I have been waiting for an engineer to fix a date to come and fit the drive train. Despite several calls it was, clear I was getting nowhere so as usual its back to self reliance. I do get fed up with this culture that seems to prevail these days where instead of saying straight out no I don't want the job, or even I can't be bothered, people just string you along in the hope you will get fed up. I never run my business like that. Its a waste of everyones time and effort. Rant over :-)
I never really had any problem with the task. It's simple engineering which I am experienced in. My main concern was doing the work myself and invalidating the warranty. I have sorted this issue now.
So today I picked up my key piece of kit for the job. A turned collar made by a local engineering firm.
The shaft, the collar and the gearbox to flex drive adapter
Here's what the collar does.
The collar centers the shaft on the adapter plate
The fit is a tight one or an "interference fit" to give it its correct term. With that done I was able to to bolt the adapter plate to the gearbox flange and have the shaft now perpendicular to the thrust line.
Although the shaft will have a flexible coupling its important that the shaft is set without relying on the flex to take up any inaccuracies. With the shaft set right "solid" the flex coupling will work a lot better and a lot less hard.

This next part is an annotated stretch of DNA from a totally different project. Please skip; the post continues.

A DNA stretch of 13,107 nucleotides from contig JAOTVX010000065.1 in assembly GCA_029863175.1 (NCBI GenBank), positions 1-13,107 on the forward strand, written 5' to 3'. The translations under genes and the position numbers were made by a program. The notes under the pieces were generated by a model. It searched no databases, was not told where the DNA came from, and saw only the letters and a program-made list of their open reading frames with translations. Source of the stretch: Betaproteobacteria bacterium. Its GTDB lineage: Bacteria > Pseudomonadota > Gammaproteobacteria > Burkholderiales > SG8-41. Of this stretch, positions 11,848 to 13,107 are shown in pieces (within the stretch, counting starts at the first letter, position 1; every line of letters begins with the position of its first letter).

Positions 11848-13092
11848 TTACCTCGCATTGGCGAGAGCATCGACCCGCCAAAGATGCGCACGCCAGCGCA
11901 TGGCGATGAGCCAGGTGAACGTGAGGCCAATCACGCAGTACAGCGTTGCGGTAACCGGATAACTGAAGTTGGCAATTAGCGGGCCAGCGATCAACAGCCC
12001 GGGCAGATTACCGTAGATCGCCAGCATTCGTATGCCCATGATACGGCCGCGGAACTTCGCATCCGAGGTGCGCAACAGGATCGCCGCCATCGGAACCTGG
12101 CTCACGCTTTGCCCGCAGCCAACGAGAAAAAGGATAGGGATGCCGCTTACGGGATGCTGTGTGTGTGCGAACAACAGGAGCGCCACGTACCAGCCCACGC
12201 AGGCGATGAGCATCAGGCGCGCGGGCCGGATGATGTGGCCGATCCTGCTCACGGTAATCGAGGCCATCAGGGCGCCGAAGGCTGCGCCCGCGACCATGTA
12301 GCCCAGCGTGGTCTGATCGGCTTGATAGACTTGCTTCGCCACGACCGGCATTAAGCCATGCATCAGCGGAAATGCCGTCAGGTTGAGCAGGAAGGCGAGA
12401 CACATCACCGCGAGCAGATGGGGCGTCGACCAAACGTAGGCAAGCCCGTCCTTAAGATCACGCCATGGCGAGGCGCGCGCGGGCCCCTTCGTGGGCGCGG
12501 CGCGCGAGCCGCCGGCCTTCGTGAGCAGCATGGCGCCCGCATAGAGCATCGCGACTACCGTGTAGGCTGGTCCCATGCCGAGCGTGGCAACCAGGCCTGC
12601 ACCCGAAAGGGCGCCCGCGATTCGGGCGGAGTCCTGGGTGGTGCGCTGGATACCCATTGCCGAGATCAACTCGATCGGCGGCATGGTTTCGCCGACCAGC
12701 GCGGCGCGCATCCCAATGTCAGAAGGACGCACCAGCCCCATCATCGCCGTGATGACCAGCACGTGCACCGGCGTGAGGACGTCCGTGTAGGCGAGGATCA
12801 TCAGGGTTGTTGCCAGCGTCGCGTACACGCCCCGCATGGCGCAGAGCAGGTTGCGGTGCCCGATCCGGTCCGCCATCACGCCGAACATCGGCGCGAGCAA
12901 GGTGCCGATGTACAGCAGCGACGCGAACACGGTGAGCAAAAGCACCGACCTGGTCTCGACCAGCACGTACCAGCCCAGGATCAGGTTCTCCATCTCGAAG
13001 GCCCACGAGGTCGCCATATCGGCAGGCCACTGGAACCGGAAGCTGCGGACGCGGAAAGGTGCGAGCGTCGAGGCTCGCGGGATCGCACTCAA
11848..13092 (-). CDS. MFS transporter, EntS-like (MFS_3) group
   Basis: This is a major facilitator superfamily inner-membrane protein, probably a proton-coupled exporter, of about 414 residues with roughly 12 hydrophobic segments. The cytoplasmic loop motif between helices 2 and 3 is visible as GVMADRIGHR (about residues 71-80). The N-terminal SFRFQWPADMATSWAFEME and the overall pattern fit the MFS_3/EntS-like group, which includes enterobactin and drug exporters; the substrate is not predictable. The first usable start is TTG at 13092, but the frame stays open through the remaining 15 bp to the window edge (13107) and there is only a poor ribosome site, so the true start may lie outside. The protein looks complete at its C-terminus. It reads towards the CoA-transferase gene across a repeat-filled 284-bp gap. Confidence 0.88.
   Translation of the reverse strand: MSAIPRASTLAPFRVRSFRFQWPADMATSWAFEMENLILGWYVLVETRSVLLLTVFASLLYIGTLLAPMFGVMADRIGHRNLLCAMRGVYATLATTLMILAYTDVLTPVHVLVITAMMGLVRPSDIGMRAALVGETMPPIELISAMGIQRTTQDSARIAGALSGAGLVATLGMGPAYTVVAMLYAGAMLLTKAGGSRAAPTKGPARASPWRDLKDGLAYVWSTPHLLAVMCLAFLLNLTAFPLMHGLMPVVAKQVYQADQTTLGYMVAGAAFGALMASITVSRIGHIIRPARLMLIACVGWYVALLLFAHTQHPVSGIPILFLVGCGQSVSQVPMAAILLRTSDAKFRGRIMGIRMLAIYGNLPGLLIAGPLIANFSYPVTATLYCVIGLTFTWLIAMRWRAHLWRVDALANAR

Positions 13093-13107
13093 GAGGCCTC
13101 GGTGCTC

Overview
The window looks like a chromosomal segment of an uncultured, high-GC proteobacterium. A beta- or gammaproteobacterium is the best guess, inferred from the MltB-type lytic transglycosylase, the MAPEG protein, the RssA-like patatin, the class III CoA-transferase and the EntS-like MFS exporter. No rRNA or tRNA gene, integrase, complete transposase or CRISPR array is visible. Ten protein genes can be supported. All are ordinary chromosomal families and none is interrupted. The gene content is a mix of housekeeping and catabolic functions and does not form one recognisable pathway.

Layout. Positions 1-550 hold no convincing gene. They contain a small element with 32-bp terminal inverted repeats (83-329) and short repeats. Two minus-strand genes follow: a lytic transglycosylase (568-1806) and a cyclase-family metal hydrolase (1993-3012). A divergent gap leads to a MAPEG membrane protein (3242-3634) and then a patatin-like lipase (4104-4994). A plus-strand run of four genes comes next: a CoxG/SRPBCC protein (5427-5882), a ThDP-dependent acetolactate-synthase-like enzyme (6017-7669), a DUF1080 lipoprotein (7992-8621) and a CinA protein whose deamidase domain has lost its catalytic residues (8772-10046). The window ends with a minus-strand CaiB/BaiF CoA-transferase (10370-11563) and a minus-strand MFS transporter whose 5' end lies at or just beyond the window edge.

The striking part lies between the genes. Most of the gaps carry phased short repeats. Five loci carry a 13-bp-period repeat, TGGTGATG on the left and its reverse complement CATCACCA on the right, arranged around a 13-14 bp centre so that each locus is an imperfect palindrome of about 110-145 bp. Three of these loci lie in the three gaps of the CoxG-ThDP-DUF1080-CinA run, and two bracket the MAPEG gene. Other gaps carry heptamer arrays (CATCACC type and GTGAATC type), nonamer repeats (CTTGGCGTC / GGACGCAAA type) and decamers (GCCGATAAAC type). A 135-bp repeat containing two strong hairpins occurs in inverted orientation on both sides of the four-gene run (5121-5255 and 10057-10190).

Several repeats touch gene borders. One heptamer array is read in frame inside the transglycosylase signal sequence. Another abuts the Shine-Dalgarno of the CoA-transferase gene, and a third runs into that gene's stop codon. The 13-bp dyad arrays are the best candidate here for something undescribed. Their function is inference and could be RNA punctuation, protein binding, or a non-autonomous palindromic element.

This is the stern tube
I had done my calculations when I made the engine mounts and provisionally adjusted the engine mounts I had no idea I had got it so near.
See the tiny gap at the bottom?
I put two bolts in the top at 10 and 2 o'clock only finger tight this was how near my calcs were. Don't you just love trig?
A few turns down on the front engine mounts and this gap closed up and a third bolt was put in finger tight at 6 o'clock. I then rotated it by hand to feel for any tight spots, but all was smooth.
All that remained was to make sure the engine was set square on the engine mounts and the shaft was central to the boat.
Zoom this picture up
Next job is to weld it all in position.
Now that had to make your day.
Well it did surprise me to say the least. More that I got the trig right than it was so close.ReplyDelete
Surprisingly enough that's not the first time I've seen an excavator dig out space to work on a boats steering gear! ;-) Nice job Kev, the planning certainly looks to have paid off nicely. A nice straight drive train will be a happy drive train. I went a slightly different route and bought a Python drive (thrust bearing and CV joint).ReplyDelete
I will be having a flexible drive between the gearbox and the shaft.ReplyDelete